Most of the films made of the D-Day invasion are in black and white. A group of Army cinematographers -- people who shoot movies -- filmed the invasion from a British ship. The group was led by 37-year-old Hollywood director George Stevens. But Mr. Stevens was also making personal movies, using his own 16-millimeter camera and what at that time was still-rare Kodachrome color film.
Mr. Stevens developed the color films, but never used them. Many years later his son -- George Stevens Jr., also a film director -- found the films and repaired them. In 1994, on the 50th anniversary of D-Day, he released a documentary film using the color movies. For the first time, we can see the color of the sky, the sea, the soldiers' clothing, smoke from the big ships' guns -- even the color of the ships' paint.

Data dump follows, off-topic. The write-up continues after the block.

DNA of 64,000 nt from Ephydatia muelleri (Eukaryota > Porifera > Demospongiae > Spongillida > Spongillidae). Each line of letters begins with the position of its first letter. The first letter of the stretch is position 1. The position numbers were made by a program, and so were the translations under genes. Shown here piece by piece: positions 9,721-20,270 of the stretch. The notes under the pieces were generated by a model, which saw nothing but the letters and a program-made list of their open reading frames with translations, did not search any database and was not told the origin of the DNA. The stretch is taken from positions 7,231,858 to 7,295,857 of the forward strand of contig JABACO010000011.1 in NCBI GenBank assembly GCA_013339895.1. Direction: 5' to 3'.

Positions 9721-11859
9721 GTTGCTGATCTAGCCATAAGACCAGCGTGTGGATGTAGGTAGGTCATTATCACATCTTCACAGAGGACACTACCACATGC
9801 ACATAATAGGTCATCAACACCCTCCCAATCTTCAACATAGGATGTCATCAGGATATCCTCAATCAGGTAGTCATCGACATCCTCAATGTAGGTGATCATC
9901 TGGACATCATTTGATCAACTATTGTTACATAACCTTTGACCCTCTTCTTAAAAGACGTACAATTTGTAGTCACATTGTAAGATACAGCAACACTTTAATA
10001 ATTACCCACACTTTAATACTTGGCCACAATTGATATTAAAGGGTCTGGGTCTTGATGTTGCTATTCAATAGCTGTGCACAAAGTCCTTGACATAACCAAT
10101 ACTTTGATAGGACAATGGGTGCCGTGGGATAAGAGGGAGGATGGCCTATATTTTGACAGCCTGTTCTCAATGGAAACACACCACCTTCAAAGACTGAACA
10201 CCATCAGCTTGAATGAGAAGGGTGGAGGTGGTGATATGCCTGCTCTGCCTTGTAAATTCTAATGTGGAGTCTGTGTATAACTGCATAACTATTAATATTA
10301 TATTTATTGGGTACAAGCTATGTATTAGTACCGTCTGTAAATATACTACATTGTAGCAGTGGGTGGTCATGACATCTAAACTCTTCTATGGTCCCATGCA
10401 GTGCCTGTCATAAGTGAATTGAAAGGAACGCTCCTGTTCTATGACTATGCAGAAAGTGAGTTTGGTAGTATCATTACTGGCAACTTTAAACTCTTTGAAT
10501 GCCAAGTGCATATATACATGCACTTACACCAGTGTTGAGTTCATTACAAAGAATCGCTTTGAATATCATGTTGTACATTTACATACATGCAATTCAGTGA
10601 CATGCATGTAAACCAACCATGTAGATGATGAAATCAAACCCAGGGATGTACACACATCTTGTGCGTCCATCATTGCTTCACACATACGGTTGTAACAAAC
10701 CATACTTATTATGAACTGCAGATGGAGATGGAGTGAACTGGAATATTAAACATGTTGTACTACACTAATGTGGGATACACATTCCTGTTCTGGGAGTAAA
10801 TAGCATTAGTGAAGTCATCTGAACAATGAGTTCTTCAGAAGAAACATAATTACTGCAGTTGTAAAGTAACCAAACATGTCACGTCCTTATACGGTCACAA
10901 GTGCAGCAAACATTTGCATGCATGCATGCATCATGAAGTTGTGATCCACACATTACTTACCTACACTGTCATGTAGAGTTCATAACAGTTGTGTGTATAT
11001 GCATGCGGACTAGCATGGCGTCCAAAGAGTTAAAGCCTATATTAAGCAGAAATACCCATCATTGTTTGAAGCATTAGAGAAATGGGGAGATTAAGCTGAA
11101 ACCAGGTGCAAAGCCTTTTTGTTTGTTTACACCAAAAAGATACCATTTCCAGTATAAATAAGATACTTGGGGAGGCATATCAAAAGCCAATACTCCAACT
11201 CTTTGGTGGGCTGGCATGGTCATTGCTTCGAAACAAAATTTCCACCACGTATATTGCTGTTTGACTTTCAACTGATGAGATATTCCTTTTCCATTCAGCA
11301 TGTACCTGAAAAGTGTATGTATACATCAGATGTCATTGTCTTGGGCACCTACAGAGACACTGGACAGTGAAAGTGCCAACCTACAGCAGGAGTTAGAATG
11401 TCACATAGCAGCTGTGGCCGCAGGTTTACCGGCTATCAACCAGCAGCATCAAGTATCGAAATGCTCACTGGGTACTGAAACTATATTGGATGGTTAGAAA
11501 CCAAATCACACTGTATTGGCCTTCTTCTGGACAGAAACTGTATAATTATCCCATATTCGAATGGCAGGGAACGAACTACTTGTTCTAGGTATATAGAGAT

"I had this feeling that my eyes were the first eyes that hadn't been there who were seeing this day in color, and I watched this film unfold and on this ship -- and all of these men with their flak jackets and anticipation of this day."
The color film also shows destroyed French towns and French citizens welcoming Allied soldiers. And it has rare scenes of the liberation of Paris, along with images of French resistance leader and later French president Charles De Gaulle.
There are also images of the famous U.S. General George Patton and British forces commander General Bernard Montgomery. German prisoners of war are also shown, perhaps happy they have survived the attack.
Mr. Stevens entered Germany with Allied forces. He filmed the Nazi concentration camps, showing many dead bodies lying next to still-burning ovens, where the Nazis sent people to die. He must have believed that those colors should be saved and shown to the world, as well.
"It is the greatest body of color film, and World War II was a black-and-white war. That's how we see it. That's how we saw it."
I'm Christopher Cruise.